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Justin Wright

Weekly Recap - Environment is Everything

publishedabout 1 month ago
3 min read

Happy Monday!

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This week we're talking about how to improve your environment and, in turn, improve your results.

As a brief disclaimer: any links for items, books, etc. that are available for purchase are done through affiliate links, which means I may get paid a small pittance of money for anything you buy using these links.


Environment is Everything

The nature vs nurture debate is one that has carried on for generations. In short, do our genetics or our environment determine the type of person we become? Is our destiny predetermined, or can we alter the course of our life by changing the inputs that go into it?

This concept is closely related to the growth vs fixed mindset discussion: those who believe in a growth mindset feel as if we can alter our abilities through practice and repetition. For those who believe in a fixed mindset, they feel that we have natural abilities we gain at birth, and nothing we do in life can alter or change these abilities.

One thing I've observed often in this life is people from humble beginnings who rise above and become successful. I have also seen the inverse: people with every advantage who can't seem to make anything happen. There is more evidence than not to suggest that a growth mindset is possible and, furthermore, that our environment plays a key role in our long-term trajectory as human beings.

If you find yourself making slow progress (or no progress), not improving, stagnating, feeling bored or unmotivated, look at the people you surround yourself with on a regular basis. What are their personalities like? Are they driven? Motivated? Do they give you honest opinions, or are they "yes men" who censor their feedback? Most importantly, have they achieved something impressive that you wish to emulate, or do they lead lives you want to avoid at all costs?

Life has enough challenges without us making things harder on ourselves. If you're trying to achieve success in a bad environment, it's like trying to drive with the emergency break on. You owe it to yourself to maximize your advantages. If you want to "make it" in some capacity, you need to shed the dead weight. If those around you are negative, discouraging, or holding you back, you need to find another room. Seek out the type of people who have accomplished what you want to accomplish or, at the very least, who remind you of what is possible.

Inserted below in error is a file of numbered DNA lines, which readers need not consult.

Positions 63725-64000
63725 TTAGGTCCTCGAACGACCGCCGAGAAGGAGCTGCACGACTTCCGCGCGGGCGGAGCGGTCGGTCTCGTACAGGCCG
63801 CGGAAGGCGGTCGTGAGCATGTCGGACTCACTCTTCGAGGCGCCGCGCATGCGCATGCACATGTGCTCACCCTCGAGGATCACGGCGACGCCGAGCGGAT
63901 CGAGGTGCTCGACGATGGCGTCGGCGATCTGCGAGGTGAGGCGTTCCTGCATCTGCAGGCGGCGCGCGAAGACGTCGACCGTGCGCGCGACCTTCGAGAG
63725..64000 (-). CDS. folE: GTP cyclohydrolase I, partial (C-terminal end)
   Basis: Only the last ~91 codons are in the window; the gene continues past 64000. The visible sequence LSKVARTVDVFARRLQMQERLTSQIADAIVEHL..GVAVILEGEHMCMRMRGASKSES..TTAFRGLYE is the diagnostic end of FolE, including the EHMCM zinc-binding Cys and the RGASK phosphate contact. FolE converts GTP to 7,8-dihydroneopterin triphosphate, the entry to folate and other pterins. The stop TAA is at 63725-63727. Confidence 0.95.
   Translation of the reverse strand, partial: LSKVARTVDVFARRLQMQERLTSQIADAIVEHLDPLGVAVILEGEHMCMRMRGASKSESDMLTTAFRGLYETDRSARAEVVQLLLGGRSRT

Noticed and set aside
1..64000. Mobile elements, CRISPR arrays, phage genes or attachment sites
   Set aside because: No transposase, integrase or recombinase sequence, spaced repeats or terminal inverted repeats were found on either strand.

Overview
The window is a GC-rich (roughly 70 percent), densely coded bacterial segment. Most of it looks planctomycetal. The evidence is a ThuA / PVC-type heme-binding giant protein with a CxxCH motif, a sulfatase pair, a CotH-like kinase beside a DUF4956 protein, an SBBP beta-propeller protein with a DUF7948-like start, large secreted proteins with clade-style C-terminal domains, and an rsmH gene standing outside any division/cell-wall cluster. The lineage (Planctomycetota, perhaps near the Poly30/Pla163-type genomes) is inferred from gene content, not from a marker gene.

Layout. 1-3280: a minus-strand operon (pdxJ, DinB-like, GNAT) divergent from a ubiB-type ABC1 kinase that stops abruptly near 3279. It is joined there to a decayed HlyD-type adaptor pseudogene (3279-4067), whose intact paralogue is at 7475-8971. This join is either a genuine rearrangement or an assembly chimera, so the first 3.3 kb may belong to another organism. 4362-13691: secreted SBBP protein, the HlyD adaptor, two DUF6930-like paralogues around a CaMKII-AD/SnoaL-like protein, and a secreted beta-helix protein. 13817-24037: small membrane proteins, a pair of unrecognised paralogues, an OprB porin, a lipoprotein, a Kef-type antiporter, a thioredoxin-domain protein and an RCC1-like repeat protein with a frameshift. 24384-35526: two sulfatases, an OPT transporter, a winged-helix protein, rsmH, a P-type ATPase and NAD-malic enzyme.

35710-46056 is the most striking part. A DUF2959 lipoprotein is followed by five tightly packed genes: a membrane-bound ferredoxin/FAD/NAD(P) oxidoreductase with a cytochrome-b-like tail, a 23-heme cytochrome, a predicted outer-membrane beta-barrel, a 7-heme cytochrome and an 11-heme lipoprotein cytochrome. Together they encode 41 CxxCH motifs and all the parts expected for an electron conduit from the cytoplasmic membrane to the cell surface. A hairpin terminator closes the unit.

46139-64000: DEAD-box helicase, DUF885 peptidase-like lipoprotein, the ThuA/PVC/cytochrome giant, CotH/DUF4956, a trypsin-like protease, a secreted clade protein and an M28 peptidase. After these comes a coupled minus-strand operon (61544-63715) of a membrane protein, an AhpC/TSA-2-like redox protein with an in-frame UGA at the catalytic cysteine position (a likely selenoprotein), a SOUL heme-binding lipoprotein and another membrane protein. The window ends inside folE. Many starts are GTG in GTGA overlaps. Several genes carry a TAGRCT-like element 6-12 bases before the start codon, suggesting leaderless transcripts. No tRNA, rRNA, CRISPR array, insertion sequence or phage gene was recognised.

I always aim to be the least capable person in the room. If you're a leader, bring on people who are better than you. If you're learning, seek out the best in your field. Ask questions, listen, observe. Put yourself in situations where you aren't comfortable, where you need to rise to the occasion. If you alter your environment, you'll be amazed at what you can achieve.


Hit List

The most interesting things I've encountered this week:

What I'm watching: "You Hold the Pen" on Instagram

Justin Su'a shared this Instagram post which is an excerpt from a longer podcast (linked below). The message is powerful: we often hold on to stories from our past and use those stories to dictate our future. The most important thing to realize is that you hold the pen, and can write your future however you want. Much like finding new environments, we must shed old stories if we want to be successful.

What I'm listening to: "Turning Your Suffering Into Growth" on the Bare Performance Podcast

This is the full podcast episode that the Instagram excerpt above is from. If you have a bit more time and want to listen to the whole thing, the juice is worth the squeeze.

Quote of the week:

"People have a hard time letting go of their suffering. Out of a fear of the unknown, they prefer suffering that is familiar." - Thich Nhat Hanh

Tip of the week:

One of my other favorite quotes is from Tim Ferris, who says that, "The level of success we achieve in life is directly proportional to the number of uncomfortable conversations we're willing to have."

Finding mentors and upgrading your environment is not as hard as you think, the thing holding us back is often our unwillingness to reach out. People love to teach and help others, most are just afraid to ask.

Send some cold emails or DM's this week; keep it short and sweet, be specific in what you respect and admire about the person, and see if you get any responses.


That will do it for this week!

If you haven't downloaded your free copy yet, I've distilled all my tips and tricks for learning and retaining information here: Trainedwright Learning Guide.pdf

Lastly, as always, if you found any value in this week's newsletter, please share it with just one person who might like it!


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